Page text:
“They’re a team that wants to play real fast up the ice and through the neutral zone,” Jay Bouwmeester said, via the St. Louis Post-Dispatch. “Yeah, we didn’t do a very good job of slowing them down. A lot of their chances were off the rush. That’s what you want to take away from them.”

File that under “easier said than done.”

Gather your lucky charms, 2016 NHL Draft Lottery is tonight

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Honestly, it’s tough to blame people for making Edmonton Oilers jokes in regards to the 2016 NHL Draft Lottery.

Really it’s only human nature to drop one-liners about the perennial cellar-dweller that (seemingly) always lands the No. 1 pick.

Will it happen again this time around? We’ll find out soon enough, more precisely sometime around 8 p.m. ET on NBC.

As you can see, the Oilers do not have the best odds to land the top pick … but they’re close:

A reminder: this time around the lottery will determine the top three picks. The NHL discusses that tweak and other changes here:

For the first time, the 2016 NHL Draft Lottery will assign the top three slots in the first round of the NHL Draft – a change from prior years, when the Draft Lottery was used to determine the winner of the first overall selection exclusively.

Want the full lowdown on the 2016 NHL Draft Lottery? PHT has you covered here.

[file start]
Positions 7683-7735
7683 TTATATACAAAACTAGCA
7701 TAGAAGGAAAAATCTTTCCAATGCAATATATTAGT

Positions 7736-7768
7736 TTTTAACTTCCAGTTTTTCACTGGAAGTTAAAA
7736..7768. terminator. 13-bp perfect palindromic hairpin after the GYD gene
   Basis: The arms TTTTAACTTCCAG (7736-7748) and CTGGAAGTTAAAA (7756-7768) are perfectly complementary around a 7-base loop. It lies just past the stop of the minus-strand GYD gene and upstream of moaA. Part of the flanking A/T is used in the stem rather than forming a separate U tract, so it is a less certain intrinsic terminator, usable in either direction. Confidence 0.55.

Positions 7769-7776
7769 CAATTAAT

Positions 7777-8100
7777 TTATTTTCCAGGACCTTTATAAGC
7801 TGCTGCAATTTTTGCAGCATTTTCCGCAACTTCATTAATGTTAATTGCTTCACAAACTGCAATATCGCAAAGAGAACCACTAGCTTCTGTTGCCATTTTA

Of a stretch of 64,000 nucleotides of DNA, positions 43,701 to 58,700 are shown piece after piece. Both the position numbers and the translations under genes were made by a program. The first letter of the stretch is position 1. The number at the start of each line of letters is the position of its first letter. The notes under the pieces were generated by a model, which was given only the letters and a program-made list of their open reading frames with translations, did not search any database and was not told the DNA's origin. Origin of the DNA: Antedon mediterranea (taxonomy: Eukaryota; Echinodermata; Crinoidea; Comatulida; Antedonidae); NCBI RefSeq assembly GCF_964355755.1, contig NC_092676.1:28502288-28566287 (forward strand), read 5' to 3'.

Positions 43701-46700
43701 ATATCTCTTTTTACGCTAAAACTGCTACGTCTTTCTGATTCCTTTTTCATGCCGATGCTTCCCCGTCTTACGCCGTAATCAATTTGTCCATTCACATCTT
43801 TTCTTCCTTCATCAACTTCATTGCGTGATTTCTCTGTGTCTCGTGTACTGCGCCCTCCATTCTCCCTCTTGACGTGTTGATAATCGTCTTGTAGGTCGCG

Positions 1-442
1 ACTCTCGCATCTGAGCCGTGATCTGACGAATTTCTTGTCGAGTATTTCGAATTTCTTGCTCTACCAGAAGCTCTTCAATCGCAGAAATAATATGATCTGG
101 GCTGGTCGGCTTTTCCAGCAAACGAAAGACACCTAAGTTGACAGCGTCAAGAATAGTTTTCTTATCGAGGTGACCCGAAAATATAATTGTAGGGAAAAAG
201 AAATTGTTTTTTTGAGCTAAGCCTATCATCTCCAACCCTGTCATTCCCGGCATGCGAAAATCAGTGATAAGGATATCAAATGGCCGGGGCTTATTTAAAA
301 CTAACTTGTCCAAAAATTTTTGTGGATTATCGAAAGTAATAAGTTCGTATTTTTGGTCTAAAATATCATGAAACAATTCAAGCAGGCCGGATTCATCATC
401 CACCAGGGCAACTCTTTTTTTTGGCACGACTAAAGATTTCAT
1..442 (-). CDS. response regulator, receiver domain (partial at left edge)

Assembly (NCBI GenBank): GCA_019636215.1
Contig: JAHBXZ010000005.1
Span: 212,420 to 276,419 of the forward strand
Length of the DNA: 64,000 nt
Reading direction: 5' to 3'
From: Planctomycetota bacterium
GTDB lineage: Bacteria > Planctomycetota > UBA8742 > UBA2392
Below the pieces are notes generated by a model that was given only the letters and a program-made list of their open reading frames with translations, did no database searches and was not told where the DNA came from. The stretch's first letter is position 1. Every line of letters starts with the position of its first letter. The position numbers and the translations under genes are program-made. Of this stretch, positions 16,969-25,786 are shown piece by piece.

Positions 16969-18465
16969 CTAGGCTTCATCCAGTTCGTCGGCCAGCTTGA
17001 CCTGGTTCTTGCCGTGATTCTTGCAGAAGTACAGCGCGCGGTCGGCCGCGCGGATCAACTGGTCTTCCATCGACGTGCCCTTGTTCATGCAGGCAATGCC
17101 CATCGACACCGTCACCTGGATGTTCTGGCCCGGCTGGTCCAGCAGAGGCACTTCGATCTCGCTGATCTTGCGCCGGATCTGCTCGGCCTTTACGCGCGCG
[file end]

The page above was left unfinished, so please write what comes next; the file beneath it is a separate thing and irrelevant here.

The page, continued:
Here’s your Stanley Cup playoffs schedule for tonight

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The Stanley Cup playoffs continue with two games on Saturday. You can catch tonight’s games via the NBC Sports Group’s television and digital platforms.

NY Islanders at Tampa Bay (3:00 p.m. ET)

The TV broadcast of Game 2 will be on NBC. To stream the game using the NBC Sports Live Extra app, click here.

Pittsburgh at Washington (8:00 p.m. ET)

The TV broadcast of Game 2 will also be on NBC. To stream the game using the NBC Sports Live Extra app, click here.

Some reading to get you pumped up:

– The Penguins are keeping chatty Marc-Andre Fleury from speaking to the media (reportedly).

Tom Wilson received a fine, not a suspension, for that knee-to-knee hit.

T.J. Oshie was the difference-maker for Washington in Game 1.

– Don’t expect Steven Stamkos to face red-hot John Tavares anytime soon (or at all, maybe).

Read about the Isles’ Game 1 win.